The prelude to the translation of Gibran's works in Taiwan was the publication of Jiqing Wang's translation of "The Prophet" in 1970. Since then, various Chinese versions of Gibran's works have appeared continuously from the translation and publication of “The Madman” and (Jesus), “Son of Man” to the first appearance of the “Wanderer” and (The) “Broken Wings in Chinese translation circles. There is also the first Chinese-English version of “The Complete Works of Gibran”, which makes the translation and introduction of Gibran's works in Taiwan appear a boom in a short period of time.
Despite the first climax in the translation of Gibran's works in Taiwan in the early 1970s, unplanned translation cannot be fully managed by a publisher, which is easy to repeat and cause suspicion of plagiarism. But the situation was quickly reversed by the publication of “The Man from Lebanon: A Study of Kahlil Gibran” translated by Zuxin Guo in 1973 by Taiwan Buffalo Publishing House. This is a biography written by Barbara Young, an American woman writer. It played a significant role in enhancing people’s understanding of Gibran's life and creation, especially promoting Taiwan scholars' enthusiasm for further translating and introducing Gibran's works.
Subsequent translation and introduction on Gibran’s works began to turn to the works, which had been translated little or not to be translated before, such as The Prophet’s Garden, Sand and Foam, God of the Earth, Tears and Laughs, and The letters of Gibran etc. They all set precedents for the first translation in Chinese mainland or Taiwan. Especially, it is worth mentioning that this period also changed the situation that Gibran's poetry were translated respectively before, and appeared the situation that Gibran’s many works were translated by one person. Jing Wen is a translator with outstanding achievements and distinctive translations in the early 1970’s. He translated independently several prose poetry such as "The Prophet’s Garden",(Garden of The Prophet) "Sand and Foam" (Sand and Foam), "God of the Earth" (The Earth Gods), "Tears and Laughs" (Tears and Laughter) etc..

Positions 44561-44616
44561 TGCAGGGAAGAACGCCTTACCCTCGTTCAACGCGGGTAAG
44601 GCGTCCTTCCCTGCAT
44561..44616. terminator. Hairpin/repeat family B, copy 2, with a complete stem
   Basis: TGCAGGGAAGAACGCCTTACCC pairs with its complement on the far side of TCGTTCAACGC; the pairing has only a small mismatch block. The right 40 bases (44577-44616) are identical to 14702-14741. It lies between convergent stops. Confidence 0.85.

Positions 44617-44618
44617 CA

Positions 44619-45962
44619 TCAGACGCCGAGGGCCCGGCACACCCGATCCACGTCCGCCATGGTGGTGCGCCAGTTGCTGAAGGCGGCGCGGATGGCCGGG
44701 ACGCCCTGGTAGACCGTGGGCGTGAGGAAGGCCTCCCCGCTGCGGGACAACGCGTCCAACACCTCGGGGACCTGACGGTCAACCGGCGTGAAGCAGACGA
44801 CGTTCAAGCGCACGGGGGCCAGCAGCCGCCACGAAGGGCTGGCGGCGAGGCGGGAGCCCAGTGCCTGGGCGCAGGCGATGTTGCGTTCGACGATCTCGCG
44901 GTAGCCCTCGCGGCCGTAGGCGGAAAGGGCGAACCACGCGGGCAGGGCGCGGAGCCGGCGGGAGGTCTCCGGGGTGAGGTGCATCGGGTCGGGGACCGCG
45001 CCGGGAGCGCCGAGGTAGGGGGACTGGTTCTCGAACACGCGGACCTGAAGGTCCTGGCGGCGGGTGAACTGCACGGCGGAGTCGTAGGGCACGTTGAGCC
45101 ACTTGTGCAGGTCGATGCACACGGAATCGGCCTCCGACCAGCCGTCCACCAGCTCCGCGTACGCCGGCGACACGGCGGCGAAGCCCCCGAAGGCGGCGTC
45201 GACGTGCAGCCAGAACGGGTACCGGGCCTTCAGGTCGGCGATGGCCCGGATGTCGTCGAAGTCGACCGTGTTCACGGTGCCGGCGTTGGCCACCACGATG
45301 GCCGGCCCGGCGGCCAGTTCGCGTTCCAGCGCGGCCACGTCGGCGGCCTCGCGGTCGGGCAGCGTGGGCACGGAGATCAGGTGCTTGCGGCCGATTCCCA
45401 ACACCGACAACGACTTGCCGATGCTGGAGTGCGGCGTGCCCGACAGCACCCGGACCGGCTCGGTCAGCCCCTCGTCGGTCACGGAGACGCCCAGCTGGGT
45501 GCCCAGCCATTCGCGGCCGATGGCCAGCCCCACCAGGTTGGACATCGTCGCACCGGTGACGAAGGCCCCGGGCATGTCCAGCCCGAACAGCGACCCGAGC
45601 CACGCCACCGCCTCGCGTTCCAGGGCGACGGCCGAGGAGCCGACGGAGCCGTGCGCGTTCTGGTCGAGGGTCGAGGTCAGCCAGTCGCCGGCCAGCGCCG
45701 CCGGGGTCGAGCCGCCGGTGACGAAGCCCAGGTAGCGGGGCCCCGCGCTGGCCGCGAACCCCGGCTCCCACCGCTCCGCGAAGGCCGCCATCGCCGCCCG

Of course, Jiazhuo Cen is the most outstanding translator of all Gibran's works. He spent 10 years alone translating almost all Gibran's works, China's first set of Complete Works of Gibran Five volumes published at his own expense with millions of copies in 1980. During this boom period in Hong Kong and Taiwan, translations of Gibran’s works became more comprehensive, although they remained individually driven.
The spread of Gibran in contemporary China
After the 1980’s, the translation and introduction of Gibran in Taiwan gradually cooled down and was almost at a standstill until the whole 1990s. However, with the pace of reform and opening-up, the translation circle in the Chinese mainland has received attention to Arabic literature and comprehensive translation of Gibran's works in the upsurge of translation and introduction of foreign literature. After the mid-1980s, it has entered a period of vigorous development and received remarkable achievements. Professional Arabic translators have begun to emerge in the field of translation. In 1991, the Third Arabic Literature Symposium was hosted by the Chinese Arabic Literature Research Society in Beijing. It focused on the study of Gibran’s literary and artistic works, which spawned further translations and publications of Gibran’s works in China. The proliferation was exponential with the publishing of Gibran’s works such as The Mission of the Prophet.